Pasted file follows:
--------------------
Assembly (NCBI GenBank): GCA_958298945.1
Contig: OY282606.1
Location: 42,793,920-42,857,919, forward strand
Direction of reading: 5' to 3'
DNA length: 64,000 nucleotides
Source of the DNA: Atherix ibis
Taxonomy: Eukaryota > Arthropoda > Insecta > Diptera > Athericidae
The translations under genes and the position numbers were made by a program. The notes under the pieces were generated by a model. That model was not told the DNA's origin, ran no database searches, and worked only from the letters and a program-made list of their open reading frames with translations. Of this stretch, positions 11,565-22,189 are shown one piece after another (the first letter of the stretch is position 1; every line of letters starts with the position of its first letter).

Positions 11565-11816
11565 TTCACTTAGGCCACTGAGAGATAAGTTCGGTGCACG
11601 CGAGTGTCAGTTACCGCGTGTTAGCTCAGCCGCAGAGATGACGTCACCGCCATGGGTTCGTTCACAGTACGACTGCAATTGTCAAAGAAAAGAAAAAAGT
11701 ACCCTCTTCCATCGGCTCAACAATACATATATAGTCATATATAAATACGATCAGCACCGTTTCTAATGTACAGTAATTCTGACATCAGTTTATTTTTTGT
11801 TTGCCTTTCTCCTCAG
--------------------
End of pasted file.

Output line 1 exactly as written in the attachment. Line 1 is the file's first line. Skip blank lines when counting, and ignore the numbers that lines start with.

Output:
Assembly (NCBI GenBank): GCA_958298945.1